The government would have been in a better financial position and able to concentrate on other important issues in the education sector if it had responded to the calls for the financial obligations of second cycle education to be shared by the parents, guardians, and the government.
However, because parents are not in worse financial shape than before, the government cannot contribute to the expense of running second cycle education. This is because, the financial predicament of the parents could get even worse if the government tried to split expenditures with them.
Nii Armah Addy, an Education and Management Expert said this when he spoke on A1 Radio’s Day Break Upper East Show.
“Because of the stiff headedness of the government when there was a demand for those who can pay to pay, and those who cannot pay should enrol through a scholarship scheme, the government did not listen. Now, the economic conditions in the country have become very difficult and if you want to bring that payment in now, it becomes problematic.”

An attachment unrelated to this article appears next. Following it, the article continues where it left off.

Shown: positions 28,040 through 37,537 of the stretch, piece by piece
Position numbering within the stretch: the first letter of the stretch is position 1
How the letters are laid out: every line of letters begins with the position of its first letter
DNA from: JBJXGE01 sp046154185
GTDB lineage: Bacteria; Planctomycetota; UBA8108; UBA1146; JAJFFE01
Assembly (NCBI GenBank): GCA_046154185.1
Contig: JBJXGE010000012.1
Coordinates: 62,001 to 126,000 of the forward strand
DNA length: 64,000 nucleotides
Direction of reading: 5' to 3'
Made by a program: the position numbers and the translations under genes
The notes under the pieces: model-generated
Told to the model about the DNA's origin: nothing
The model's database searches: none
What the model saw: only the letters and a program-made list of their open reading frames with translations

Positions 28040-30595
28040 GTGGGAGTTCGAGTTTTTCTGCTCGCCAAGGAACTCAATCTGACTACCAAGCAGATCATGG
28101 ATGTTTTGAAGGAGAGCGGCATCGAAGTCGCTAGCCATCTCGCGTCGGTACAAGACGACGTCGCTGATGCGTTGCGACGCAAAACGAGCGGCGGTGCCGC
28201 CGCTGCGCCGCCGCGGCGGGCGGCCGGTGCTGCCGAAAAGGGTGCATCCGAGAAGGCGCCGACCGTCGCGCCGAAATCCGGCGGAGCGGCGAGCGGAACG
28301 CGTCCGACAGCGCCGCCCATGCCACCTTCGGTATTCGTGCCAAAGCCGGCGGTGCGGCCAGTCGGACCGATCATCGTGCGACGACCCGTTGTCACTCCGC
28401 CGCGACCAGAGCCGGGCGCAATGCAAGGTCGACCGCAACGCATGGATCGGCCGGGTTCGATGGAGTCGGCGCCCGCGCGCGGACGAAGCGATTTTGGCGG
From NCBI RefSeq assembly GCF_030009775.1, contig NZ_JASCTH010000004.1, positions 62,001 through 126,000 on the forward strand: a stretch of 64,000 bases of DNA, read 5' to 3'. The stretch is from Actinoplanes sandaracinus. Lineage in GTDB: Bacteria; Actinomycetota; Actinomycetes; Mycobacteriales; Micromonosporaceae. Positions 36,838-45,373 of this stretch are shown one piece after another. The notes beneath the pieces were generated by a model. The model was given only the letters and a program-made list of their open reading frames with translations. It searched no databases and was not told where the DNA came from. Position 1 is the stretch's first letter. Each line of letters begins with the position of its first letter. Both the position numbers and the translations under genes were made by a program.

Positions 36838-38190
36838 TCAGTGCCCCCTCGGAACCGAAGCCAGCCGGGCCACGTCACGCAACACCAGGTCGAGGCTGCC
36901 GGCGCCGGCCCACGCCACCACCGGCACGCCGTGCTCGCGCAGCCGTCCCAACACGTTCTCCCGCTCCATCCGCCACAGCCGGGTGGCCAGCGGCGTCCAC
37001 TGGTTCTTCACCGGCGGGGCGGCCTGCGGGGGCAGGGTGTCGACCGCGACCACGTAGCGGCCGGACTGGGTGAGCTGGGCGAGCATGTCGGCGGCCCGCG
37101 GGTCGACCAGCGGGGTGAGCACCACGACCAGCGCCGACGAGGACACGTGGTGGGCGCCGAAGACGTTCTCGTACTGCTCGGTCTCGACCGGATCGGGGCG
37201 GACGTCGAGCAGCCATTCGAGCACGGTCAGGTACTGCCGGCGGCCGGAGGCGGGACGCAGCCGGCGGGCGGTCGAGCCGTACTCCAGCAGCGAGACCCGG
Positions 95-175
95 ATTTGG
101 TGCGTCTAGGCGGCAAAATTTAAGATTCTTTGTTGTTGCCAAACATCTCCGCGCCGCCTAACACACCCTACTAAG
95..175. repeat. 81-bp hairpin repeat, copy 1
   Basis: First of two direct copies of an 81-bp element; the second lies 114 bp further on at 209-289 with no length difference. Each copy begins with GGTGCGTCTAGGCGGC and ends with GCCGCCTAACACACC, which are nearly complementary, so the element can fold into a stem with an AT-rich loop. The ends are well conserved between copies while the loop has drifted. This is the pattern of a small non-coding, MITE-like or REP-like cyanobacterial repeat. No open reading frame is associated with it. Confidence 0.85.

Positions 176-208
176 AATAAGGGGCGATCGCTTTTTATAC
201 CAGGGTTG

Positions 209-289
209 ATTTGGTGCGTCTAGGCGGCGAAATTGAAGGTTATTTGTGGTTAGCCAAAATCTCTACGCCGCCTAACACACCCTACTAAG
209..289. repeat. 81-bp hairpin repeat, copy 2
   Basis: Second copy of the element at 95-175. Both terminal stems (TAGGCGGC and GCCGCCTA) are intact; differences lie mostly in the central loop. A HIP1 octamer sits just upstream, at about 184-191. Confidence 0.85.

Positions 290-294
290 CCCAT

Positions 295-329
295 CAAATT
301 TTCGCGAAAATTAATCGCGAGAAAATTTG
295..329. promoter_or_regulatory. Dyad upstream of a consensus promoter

‘If they had done it when the call was very loud, that would have been acceptable. The parents knew the difficulty that the government was facing,” he said.
Earlier, Mr. Addy urged the government to consider using the 2023 Budget Statement and Financial Policy to permanently resolve the challenges with conditions of services.
“The teachers’ demands are very straightforward. There’s no confusion about that. They are only saying that economic conditions have worsened in the country. This is making it difficult for them to live on the salaries that they are getting now and therefore, the government should be able to do something about it. That is a legitimate demand because, if you take home pay, as they say, is not able to take you home, then what are you working for?”
Source: A1radioonline.com|101.1MHz|Mark Kwasi Ahumah Smith|Ghana